She explained that she played a grand piano and had begun to struggle with blurry notes and indistinguishable shapes and lines. Yanna told us that when playing professionally and performing downlighters or overhead lighting reflected and displaced the image she saw. This caused all the notes to become blurry. The reading glasses that were made for her were impractical and her varifocal lenses gave too narrow a field of view.

Yanna booked her first appointment with Allegro Optical for Friday 27th March in Greenfield, Saddleworth. That was unfortunately postponed due to the first 2020 lockdown and Yanna didn’t get to visit us until September the same year. In the meantime, Yanna began having some issues with a retinal tear and was referred to Birmingham Midland Eye Center for further advice and investigation.

Following her discharge from the hospital in August 2020, Yanna contacted us again and we arranged an appointment in September of the same year.

A bit of a conundrum

The day of Yanna’s visit was an extremely busy day, with a very full clinic. Optometrist and flautist Amy carried out a thorough eye examination and noted Yanna’s complex ocular history and her many working distances. She then produced a prescription

covering all Yanna’s working distances and then introducing her to dispensing optician Sheryl.

Sheryl took all of Yanna’s facial measurements to help her find a frame that fitted perfectly, both in terms of comfort and performance. Well-fitted frames would provide the perfect mount for Yanna’s complex lenses. The frame also had to be practical but reflect Yanna’s unique style and work with her deep colouring. They also had to stay put while Yanna was playing. Little did the pair realise this meeting was to be the start of a long-time collaboration and Yanna now works with Allegro Optical to help us develop musicians’ eye care further and to raise awareness among performing artists of the need for specialist eye care.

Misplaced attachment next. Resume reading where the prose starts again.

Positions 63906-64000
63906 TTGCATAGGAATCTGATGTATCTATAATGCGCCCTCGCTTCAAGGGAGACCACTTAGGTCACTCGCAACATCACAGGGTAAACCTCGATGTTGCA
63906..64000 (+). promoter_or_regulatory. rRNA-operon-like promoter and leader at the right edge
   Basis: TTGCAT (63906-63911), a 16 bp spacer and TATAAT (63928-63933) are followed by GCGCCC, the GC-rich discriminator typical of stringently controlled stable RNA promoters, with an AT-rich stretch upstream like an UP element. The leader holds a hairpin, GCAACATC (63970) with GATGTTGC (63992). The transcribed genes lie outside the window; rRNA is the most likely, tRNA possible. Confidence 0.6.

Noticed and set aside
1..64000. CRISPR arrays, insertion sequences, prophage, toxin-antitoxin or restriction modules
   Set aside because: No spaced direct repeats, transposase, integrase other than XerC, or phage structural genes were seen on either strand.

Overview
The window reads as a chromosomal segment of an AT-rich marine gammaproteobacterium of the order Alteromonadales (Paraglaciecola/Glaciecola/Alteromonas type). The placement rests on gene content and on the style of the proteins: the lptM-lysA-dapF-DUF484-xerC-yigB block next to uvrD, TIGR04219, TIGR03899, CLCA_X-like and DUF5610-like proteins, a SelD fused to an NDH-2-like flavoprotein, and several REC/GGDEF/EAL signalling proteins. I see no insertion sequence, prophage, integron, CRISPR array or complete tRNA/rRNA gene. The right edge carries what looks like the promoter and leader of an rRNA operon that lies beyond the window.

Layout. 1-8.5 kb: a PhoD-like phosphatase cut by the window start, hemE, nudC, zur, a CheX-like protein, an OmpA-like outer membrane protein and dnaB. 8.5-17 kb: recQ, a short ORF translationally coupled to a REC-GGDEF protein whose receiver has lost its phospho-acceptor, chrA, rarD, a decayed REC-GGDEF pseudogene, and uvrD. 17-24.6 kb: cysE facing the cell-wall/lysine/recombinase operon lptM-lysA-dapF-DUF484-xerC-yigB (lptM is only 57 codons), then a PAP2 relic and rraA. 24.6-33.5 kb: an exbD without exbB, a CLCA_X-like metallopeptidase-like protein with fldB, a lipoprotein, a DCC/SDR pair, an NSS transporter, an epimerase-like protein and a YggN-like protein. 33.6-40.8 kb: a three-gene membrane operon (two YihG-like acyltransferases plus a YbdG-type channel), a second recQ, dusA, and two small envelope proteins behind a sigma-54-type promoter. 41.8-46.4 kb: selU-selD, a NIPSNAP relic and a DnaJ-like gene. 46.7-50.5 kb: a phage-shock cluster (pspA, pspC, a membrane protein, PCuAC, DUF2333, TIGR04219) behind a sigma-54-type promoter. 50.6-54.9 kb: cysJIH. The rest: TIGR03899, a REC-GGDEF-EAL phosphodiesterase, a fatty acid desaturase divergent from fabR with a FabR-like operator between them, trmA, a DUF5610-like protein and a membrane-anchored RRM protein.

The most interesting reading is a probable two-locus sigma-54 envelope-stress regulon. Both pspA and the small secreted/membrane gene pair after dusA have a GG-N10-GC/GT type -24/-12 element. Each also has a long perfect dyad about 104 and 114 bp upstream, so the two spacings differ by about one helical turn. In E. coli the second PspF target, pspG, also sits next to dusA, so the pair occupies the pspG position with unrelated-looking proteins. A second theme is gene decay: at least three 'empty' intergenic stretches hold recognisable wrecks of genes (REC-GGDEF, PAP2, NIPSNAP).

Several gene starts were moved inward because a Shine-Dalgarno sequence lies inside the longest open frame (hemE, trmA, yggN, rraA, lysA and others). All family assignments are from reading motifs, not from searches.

Multiple distances require multiple solutions

After some discussion, Sheryl was concerned that including her correction for an elevated music stand in one pair, would compromise Yanna’s field of view and posture. To give the very best solution they settled on one pair of varifocals for everyday wear and another for use with a music stand.

Yanna opted for a Hook LDN HKS011 frame in Navy and Tortoise as the colours complimented her colouring, reflecting her personality while providing a comfortable fit and good lens size. We glazed these lenses with an individualised freeform varifocal in 1.74 index lenses with Transitions® Signature® GEN 8™, the first intelligent photochromic lens with their breakthrough nanocomposite technology that enhances photochromic performance and provides optimal vision, comfort and all-day protection.

Something for the piano

To provide the widest possible area for music (about 1.2 meters across and elevated) Sheryl dispensed a pair of spectacles with our Fogoto lenses to provide the widest and deepest field possible.